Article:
S&P Global Ratings publishes its latest edition of Global Infrastructure Finance Outlook

What key trends do infrastructure investors face in 2019? For one, nationalist and populist movements are on the rise – creating an environment of heightened political risk, which investors may find hard to navigate. The result could weigh heavily on regulatory stability, as well as country risk or sovereign credit quality.

In tandem, environmental, social, and governance (ESG) matters are beginning to rise in prominence. Increasingly, investors are stepping up their focus in their investment mandates on companies that are seen as acting more sustainably.

Against this backdrop, the latest edition of Outlook keeps investors abreast of the most-read research from the past quarter – offering insights into how the Infrastructure segment is changing and, importantly, how it may yet evolve.

Outlook is available in PDF here

Moorgate compiles, edits and designs Infrastructure Finance Outlook.

RiskFirst’s Darius Grant speaks to Global Investor about falling endowment returns

The latest NACUBO-Commonfund’s annual study on endowment returns shows that college and university endowments’ net returns declined for the second straight year in 2016, dropping into negative territory and posting their worst results since the depths of the financial crisis.

Following the release of the figures, Darius Grant, Head of Endowments and Foundations at RiskFirst, spoke to Global Investor magazine about how enhancements to the way that endowments define, measure and manage risk could play a significant role in increasing the probability of maintaining the real value of the endowment spend across generations.

Read the full article here.

S&P discusses the future of climate change ahead of COP21

climatechangeAs the world looks to the UN Climate Change Conference in Paris – COP21 – the future of a low-carbon global economy is high on the agenda. Governments will seek strategies to limit the rise of global temperatures – with a maximum of 2 degrees Celsius being the target. But making the jump to a greener, more resilient world economy will have considerable repercussions on the energy industry and power generation market. As such, Standard & Poor’s has released a report detailing the financial implications of such a transition.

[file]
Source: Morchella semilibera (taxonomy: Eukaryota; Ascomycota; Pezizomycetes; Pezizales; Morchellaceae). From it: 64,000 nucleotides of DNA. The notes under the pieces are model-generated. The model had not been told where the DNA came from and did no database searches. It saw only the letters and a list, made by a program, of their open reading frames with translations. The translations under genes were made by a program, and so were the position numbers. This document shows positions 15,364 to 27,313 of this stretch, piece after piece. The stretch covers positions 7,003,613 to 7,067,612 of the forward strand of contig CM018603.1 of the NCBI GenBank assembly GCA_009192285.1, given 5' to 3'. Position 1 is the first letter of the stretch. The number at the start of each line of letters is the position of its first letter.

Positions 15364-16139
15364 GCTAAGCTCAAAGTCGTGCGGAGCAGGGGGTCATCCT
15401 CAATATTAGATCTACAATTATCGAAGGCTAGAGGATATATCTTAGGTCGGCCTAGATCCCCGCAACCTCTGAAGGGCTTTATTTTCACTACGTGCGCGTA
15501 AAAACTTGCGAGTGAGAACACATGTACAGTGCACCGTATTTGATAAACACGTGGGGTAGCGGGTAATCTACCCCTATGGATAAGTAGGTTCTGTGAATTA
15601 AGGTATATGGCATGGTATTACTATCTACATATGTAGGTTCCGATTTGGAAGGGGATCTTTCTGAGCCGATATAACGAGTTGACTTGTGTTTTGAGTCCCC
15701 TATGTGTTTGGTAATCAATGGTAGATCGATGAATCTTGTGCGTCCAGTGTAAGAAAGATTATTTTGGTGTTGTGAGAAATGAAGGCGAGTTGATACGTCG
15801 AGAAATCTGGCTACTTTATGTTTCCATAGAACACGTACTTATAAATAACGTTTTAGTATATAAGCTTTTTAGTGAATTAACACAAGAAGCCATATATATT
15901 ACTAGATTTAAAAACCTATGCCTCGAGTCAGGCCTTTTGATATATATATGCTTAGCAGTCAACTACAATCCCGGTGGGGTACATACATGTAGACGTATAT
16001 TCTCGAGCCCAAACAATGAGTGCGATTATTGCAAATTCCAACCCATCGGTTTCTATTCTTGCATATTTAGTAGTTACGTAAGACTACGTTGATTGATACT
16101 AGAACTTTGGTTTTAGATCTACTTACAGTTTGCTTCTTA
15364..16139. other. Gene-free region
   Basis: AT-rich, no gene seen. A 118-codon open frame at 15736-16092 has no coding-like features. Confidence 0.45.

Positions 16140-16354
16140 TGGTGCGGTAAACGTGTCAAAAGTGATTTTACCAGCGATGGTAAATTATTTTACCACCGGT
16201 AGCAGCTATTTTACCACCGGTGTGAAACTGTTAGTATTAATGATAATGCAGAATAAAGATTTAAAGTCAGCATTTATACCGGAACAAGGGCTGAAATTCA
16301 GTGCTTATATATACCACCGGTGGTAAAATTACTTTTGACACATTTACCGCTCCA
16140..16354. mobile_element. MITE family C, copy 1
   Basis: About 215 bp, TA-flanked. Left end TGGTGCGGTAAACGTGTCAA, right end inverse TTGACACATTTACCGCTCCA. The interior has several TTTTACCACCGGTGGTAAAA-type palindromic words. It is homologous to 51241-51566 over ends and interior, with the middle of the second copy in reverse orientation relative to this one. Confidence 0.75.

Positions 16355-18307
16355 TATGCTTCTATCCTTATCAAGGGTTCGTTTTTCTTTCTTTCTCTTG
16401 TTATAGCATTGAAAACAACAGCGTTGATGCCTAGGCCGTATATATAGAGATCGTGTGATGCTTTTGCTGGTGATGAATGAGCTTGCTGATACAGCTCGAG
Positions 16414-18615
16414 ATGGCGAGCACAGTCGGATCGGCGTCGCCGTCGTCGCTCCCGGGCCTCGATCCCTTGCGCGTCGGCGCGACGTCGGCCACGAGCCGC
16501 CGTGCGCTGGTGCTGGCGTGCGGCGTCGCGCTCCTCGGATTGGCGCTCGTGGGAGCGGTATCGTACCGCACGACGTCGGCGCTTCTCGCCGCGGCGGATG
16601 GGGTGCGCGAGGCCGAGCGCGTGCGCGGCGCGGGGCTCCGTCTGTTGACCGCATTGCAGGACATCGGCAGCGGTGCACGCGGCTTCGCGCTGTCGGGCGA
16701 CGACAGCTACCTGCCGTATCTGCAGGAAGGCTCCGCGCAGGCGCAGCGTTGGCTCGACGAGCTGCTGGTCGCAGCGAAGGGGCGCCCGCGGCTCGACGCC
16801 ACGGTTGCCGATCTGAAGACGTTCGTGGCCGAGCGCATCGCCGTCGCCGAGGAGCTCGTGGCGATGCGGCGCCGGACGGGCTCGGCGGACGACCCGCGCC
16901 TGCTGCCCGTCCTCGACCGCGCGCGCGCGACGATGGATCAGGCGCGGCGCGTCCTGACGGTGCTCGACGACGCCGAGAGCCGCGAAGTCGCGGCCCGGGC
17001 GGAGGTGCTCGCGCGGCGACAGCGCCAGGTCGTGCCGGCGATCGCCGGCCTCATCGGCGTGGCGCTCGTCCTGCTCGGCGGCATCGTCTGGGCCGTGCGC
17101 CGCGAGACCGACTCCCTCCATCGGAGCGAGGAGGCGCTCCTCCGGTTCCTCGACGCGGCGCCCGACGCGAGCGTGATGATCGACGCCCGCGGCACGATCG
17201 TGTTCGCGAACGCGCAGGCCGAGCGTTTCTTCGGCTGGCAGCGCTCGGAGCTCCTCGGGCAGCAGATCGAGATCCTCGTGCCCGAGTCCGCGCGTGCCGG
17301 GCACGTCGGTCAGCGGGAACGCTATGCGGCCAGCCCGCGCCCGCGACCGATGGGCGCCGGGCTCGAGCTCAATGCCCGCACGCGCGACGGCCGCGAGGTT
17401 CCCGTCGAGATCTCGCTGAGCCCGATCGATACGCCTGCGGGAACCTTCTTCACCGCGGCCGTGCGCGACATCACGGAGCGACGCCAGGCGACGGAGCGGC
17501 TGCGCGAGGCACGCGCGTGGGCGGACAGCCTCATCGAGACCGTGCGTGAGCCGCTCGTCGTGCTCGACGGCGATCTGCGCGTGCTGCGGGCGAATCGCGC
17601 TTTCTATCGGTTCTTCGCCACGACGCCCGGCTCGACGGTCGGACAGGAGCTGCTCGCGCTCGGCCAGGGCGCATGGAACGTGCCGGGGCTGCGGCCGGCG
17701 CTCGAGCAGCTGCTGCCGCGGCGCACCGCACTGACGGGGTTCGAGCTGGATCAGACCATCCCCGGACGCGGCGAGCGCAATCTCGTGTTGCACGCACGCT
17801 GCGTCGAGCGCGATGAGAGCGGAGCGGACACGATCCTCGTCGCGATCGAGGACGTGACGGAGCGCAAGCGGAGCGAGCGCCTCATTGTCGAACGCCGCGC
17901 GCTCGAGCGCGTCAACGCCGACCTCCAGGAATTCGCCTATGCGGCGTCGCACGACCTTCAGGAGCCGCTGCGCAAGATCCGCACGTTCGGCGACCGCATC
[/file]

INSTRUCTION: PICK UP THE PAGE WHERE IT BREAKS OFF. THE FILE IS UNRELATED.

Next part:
The report, Climate Change: Building A Framework For The Future, stresses that private capital and financing will be a key component to an agreement in Paris. According to the report’s primary analyst, Michael Wilkins, financing the transition to a decarbonised economy will rely on private investment aimed at low-carbon technologies that promote renewable power and energy efficiency. Meanwhile, strong incentives such as carbon-pricing will be necessary for the transition.

Thanks to targeted media coverage from Moorgate, the report was highlighted by a range of specialist energy and environmental press, including Low Carbon Energy Investor (here and here – behind paywalls), WaterGas, Business Green, and FTSE Global Markets.

Standard & Poor’s argues infrastructure is key to Italy’s economic progress in Financial Times Adviser

ItalyInfrastructure development is essential for Italy’s post-crisis recovery. In fact, Standard & Poor’s has shown that infrastructure spending creates a ‘multiplier effect’, driving short-term employment and productivity, and promoting long-term economic growth. But if Italy is to grasp the multiplier effect’s benefits, it must secure more investment.

Writing for the Financial Times Adviser, S&P’s Stefania Belisario stresses that public spending alone is not enough – which means the Italian private sector must also play its part to help bridge the financing gap. Addressing public planning problems and improving Italy’s Public-Private Partnership (PPP) environment is necessary, while greater transparency will encourage investors to engage in infrastructure projects.

Please click here to read the article.

S&P survey offers more transparency into the creditworthiness of EMEA’s mid-market

Capture2In a recent article for AFP Global Treasury & Finance Insights, Standard & Poor’s Claire Mauduit-Le Clercq explains that EMEA’s midsized companies must improve their credit risk transparency if they are to capitalise on Europe’s growing alternative lending markets. As such, S&P analysed 547 mid-market companies in EMEA. The results show that many midsize companies compensate for their relatively weak business positions with less aggressive financial policies, with a proportion able to reach investment grade level due to their niche market positioning, like high-tech companies.

Of course, this kind of information is invaluable for investors, and as studies of this kind increase in frequency and depth, the mid-market’s upward trajectory can only accelerate.

Please click here to read the full article.